Ø  The salty fluids from hydrofracking will be banned from roads and treatment plants in Onondaga County.  The county legislature unanimously approved a law that forbids the treatment of hydrofracking fluids in any wastewater treatment plant and the spreading of it on roads to reduce ice.  The law reads "The toxins and radioactive materials found in hydraulic fracturing (‘hydrofracking’) waste are detrimental to the public health and should be kept out of the county water supply and off county roadways.”

Ø  Almost fifteen counties in New York have already protected their residents by passing county-wide legislation against fracking. Erie could become the next county to ban fracking pending a public hearing and a favorable review by the county executive.  Pressure is mounting in Yates and Monroe Counties to follow suit.
Ø  Joe Health on behalf of the Onondaga Nation wrote a powerful position paper on the sanctity of lands and expressed strong opposition to LNG facility regulations that will extend the infrastructure required for natural gas storage and transport.
Ø  Bans were established in Meredith (Delaware County), Hartwick (Otsego County), Butternuts (Otsego County), Lafayette (Onondaga County) and Moravia Village (Cayuga County) in New York.
Ø  A class-action lawsuit has been filed against companies that drill for natural gas in central Arkansas. The suit is asking for millions of dollars in relation to the earthquakes associated with the fracking process the companies use. The damages enumerated in the suit are property damage, loss of fair market value in real estate, emotional distress, and damages related to the purchase of earthquake insurance. 
Ø  The California community closest to adopting an anti-fracking
ordinance is Culver City, which includes a portion of the
1,000-acre Inglewood Oil Field. More than 1 million people live
within five miles of the field, where some 1,600 wells have been
drilled since 1925.
Ø  Erie trustees unanimously voted to craft an emergency ordinance to temporarily ban new gas drilling permits from being filed with the town.  If it passes in mid-March, Erie would join Commerce City and Boulder County in imposing moratoria on new drilling operations.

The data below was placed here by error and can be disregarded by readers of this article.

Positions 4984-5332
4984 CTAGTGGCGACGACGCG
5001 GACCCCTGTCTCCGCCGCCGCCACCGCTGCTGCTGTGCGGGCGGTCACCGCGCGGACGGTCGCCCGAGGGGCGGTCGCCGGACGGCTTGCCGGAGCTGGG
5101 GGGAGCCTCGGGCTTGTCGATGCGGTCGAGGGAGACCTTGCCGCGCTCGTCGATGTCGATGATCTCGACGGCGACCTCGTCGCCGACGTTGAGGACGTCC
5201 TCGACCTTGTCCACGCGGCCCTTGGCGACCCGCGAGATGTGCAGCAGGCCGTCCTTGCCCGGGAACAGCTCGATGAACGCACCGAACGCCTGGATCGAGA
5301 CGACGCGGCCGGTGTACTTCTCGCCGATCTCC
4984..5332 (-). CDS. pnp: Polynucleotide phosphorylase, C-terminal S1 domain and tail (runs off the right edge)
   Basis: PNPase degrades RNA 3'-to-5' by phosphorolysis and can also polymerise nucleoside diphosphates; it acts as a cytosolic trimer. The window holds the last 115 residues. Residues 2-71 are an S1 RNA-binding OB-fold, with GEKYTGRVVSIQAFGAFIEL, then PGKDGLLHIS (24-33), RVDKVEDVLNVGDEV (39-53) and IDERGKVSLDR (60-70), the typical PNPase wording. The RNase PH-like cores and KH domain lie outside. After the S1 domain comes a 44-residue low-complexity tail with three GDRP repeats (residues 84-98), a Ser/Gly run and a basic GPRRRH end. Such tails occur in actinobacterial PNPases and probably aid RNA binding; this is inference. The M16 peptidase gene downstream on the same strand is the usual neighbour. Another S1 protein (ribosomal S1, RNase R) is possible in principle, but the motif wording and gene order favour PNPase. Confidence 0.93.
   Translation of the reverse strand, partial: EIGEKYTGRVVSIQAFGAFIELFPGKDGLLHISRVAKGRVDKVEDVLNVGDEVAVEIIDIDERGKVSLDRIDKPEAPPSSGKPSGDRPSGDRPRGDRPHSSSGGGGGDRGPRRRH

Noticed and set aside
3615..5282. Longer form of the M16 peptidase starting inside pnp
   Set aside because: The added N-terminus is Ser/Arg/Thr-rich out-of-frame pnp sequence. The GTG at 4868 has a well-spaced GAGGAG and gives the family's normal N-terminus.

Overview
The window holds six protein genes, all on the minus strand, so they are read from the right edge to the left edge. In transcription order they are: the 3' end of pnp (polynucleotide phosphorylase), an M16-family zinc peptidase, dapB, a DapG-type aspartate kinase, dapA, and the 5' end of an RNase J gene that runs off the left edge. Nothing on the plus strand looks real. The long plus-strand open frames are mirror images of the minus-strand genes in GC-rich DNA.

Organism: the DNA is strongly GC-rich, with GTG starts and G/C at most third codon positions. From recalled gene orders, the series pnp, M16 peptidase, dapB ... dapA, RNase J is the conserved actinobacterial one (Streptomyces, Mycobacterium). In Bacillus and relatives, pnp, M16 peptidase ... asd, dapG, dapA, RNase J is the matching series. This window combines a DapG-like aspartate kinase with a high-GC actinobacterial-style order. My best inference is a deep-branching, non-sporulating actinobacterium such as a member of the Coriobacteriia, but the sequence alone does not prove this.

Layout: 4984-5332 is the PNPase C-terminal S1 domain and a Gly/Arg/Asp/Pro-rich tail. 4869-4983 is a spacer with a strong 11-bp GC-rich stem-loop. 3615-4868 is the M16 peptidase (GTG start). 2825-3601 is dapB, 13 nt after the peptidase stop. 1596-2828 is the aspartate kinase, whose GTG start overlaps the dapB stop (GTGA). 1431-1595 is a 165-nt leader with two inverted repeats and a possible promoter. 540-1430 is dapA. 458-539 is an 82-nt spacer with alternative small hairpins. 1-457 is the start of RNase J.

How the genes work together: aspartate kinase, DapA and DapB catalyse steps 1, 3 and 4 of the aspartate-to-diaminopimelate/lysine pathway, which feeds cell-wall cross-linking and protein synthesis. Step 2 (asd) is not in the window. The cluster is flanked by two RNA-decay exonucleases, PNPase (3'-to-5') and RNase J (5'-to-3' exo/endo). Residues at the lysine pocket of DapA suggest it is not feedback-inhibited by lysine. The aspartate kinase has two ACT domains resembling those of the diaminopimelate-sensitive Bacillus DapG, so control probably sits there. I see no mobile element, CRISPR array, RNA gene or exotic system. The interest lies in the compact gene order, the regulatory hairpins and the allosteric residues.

Ø  The city of Lafayette is the first in Colorado to adopt a Community Bill of Rights, with over 70% of Lafayette voters in support of the charter amendment. A spokesperson said that… “his city is not a community that welcomes the idea that the oil and gas industry has the final word on how they live. The voters strongly defines that they don't buy the idea that corporate interests are superior to public health, property values, quality of life and democratic self-determination."
Ø  Voters in the northern Colorado city of Longmont decisively approved the city's home rule charter to prohibit fracking in the city of roughly 86,000 residents. Also prohibited is the disposal of solid or liquid wastes created in connection with the hydraulic fracturing process in open pits, including but not limited to flowback or produced wastewater and brine.  In succeeding in getting the fracking ban approved, the grass-roots effort overcame staggering odds with the national and state oil and gas industry trade groups and companies outspending them during the campaign nearly 30-to-1, according to the latest city campaign finance reports. "Our message has really been health and the quality of life in this community," spokesperson Michael Bellmont said, "and the quality and the health of the community are not for sale."
Ø  The first community in Maryland, Mountain Lake Park, adopted an ordinance banning corporations from natural gas drilling. 
Ø  Attorney General Douglas F. Gansler has sent a letter to Chesapeake Energy Corporation and its affiliates, notifying the companies of the State of Maryland's intent to sue for violating the federal Resource Conservation and Recovery Act (RCRA) and the Clean Water Act (CWA). 
Ø  Governor Martin O'Malley has signed an executive order for a three year moratorium on drilling in MD while studies continue.
Ø  An environmental committee at Massachusetts Statehouse has approved a bill, imposing a 10-year ban on fracking for natural gas. The move comes as a wave of earthquakes in Texas has raised new concerns over the controversial drilling technique.  The Massachusetts fracking moratorium bill is designed to protect the state’s drinking water from possible contamination and thus "ensure that the health and prosperity of our communities is maintained," according to one of the legislation's sponsors, Northampton Democratic state Rep. Peter Kocot.  To become law, the temporary ban on fracking has yet to be approved by the lawmakers and signed by the Democratic Governor, Deval Patrick.
Ø  The City of Detroit and County of Wayne have passed resolutions recommending a ban on fracking.  They are the first in the state to do so.